Whomever fills the role of CEO of worldwide consumer business at Amazon will have pressing issues to address.
Dave Clark, a 23-year Amazon veteran and one of the most important executives at the company, recently announced he will step down, effective July 1, 2022. No immediate successor has been named, but the company said it expects to provide an update during the next few weeks.
Inevitably, a new CEO of worldwide consumer business will take over at Amazon. While Clark has an impressive record of achievement at the e-tail giant, his successor still has some immediate challenges to face. Here are the top three.
Amazon will overtake Walmart to become the largest retailer in the United States by 2024, and add more than $294 billion in U.S. sales between 2021 and 2026, according to a recent report by Edge by Ascential. This doesn’t change the fact that Walmart is Amazon’s number one rival, and is always looking a competitive edge.
In just two recent examples of its continual jockeying against Amazon, Walmart recently concluded its Prime Day-like Walmart+ Weekend members-only online sale event. July’s Prime Day event will surely generate billions of dollars in revenue, but Amazon may still take pause at Walmart+ Weekend reportedly having higher average spend per order than Prime Day, especially so close to the 2022 edition.
Walmart is also not ceding any ground to Amazon in the area of logistics innovation. The discount giant is actively beefing up its ability to rapidly fulfill e-commerce orders with projects like dedicated state-of-the-art fulfillment centers and driverless “middle mile” trucks that support online grocery orders.
Amazon has long provided immersive, augmented and virtual reality experiences like 3D room design and virtual try-on services. But so far, the e-tailer has not taken a lot of public steps into the current trend of full-fledged metaverse shopping.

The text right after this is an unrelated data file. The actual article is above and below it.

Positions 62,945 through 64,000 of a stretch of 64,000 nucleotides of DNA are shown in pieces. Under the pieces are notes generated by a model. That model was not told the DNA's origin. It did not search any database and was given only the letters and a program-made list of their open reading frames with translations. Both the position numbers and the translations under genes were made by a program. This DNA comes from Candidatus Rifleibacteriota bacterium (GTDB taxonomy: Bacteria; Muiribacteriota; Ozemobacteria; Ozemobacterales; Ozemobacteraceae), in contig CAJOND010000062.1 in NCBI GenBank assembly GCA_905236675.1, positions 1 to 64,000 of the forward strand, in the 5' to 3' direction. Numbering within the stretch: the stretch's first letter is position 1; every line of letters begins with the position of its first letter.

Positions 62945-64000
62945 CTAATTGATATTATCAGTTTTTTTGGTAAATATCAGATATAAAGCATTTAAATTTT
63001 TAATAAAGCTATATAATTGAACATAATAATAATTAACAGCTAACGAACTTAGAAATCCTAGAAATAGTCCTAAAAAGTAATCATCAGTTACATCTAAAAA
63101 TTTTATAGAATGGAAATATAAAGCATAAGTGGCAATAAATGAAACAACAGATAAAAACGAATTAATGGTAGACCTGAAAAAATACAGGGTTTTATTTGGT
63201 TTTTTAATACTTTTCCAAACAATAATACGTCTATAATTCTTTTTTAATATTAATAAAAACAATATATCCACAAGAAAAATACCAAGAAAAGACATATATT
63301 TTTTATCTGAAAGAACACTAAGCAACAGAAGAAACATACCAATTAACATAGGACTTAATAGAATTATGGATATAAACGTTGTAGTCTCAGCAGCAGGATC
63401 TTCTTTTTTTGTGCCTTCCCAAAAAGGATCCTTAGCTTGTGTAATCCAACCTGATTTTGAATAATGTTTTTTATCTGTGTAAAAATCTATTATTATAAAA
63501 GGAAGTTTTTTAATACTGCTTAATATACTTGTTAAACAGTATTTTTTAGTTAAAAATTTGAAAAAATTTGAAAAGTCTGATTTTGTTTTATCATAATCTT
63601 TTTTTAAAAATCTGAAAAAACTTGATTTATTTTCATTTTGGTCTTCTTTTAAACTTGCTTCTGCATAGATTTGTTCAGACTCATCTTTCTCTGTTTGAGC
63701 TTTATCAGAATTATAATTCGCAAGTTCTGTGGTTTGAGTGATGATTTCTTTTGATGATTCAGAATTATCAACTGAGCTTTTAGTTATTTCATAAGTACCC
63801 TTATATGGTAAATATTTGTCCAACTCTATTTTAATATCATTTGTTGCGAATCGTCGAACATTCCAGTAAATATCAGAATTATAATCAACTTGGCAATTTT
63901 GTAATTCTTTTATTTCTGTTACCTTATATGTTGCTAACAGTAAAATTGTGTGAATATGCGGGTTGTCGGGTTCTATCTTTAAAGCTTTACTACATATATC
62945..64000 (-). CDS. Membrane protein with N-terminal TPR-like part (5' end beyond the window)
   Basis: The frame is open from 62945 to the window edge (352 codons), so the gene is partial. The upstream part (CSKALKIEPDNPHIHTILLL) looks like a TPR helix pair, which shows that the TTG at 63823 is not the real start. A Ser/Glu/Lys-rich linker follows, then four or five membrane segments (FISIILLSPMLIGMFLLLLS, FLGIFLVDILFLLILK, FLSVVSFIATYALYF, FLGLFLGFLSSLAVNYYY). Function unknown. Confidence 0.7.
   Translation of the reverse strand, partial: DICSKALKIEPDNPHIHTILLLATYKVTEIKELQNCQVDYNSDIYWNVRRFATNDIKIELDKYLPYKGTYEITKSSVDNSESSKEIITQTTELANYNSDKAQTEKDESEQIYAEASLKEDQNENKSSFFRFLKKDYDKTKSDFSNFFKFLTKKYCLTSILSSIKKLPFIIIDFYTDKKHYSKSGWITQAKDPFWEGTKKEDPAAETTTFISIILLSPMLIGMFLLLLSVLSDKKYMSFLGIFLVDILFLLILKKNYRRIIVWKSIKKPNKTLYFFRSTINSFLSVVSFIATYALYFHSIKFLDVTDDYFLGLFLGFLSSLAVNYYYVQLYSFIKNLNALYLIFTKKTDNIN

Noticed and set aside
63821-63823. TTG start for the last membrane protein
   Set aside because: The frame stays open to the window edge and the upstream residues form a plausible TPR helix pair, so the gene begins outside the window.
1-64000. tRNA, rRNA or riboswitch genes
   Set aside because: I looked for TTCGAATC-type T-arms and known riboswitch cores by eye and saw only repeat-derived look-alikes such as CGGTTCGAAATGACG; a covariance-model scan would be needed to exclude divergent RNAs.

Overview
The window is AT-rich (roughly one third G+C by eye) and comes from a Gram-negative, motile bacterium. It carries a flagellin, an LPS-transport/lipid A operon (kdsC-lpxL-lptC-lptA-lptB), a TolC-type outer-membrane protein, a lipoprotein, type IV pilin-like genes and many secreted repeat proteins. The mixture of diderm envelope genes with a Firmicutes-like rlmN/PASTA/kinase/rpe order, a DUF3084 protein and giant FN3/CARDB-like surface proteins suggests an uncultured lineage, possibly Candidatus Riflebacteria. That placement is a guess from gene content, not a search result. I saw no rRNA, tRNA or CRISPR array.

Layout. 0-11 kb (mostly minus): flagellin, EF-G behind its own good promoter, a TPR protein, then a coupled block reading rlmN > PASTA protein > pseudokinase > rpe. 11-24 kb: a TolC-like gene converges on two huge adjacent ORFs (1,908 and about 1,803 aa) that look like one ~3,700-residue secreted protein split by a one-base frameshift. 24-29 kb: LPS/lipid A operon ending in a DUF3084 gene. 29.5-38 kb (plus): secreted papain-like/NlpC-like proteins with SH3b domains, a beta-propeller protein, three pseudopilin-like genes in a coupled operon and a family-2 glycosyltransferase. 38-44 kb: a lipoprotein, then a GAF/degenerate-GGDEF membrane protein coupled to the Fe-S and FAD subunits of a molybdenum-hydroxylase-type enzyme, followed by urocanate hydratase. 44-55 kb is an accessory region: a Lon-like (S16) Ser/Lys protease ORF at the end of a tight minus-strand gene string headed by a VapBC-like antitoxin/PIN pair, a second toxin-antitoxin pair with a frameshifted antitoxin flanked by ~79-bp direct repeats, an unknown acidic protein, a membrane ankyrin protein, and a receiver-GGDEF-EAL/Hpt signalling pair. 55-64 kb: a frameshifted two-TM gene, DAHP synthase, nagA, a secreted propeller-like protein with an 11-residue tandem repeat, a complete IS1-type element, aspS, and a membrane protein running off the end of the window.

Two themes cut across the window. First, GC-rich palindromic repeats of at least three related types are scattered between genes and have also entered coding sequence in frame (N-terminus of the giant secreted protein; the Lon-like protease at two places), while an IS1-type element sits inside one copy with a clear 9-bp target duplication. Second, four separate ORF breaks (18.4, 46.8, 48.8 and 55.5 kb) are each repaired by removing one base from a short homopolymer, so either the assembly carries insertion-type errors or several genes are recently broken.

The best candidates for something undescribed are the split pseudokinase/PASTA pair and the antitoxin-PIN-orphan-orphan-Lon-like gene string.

While most surveys indicate that a majority of consumers are not yet active metaverse participants, an increasing number of retailers are establishing themselves as pioneers in the metaverse commerce space. Gap, Pacsun, and Facebook parent Meta(which changed its corporate identity to represent a metaverse orientation) are only a few.
Amazon cannot afford to stand by and let other retailers assume dominant positions in the still-evolving metaverse. The next CEO of consumer business needs to figure out, how, when and where the company makes its metaverse mark.
According to a recent survey of 400 U.S. consumers from resale commerce startup FloorFound, more than nine in 10 (92%) respondents already have purchased a resale item online in the past. An even higher percentage (95%) would purchase resale items from brands at a discount. In addition, eight in 10 respondents said they expect brands to deliver more sustainable options.
In addition to specialty resale providers like Rebag and ThredUp, resale is seeing increased activity from players like the eBay Refurbished program; as well as from traditional retailers launching resale programs, such as Lululemon.
Amazon certainly serves as a viable resale platform, but is not necessarily a leader in the burgeoning market. Clark’s successor needs to re-examine Amazon’s resale position and what steps may be needed to solidify or enhance it.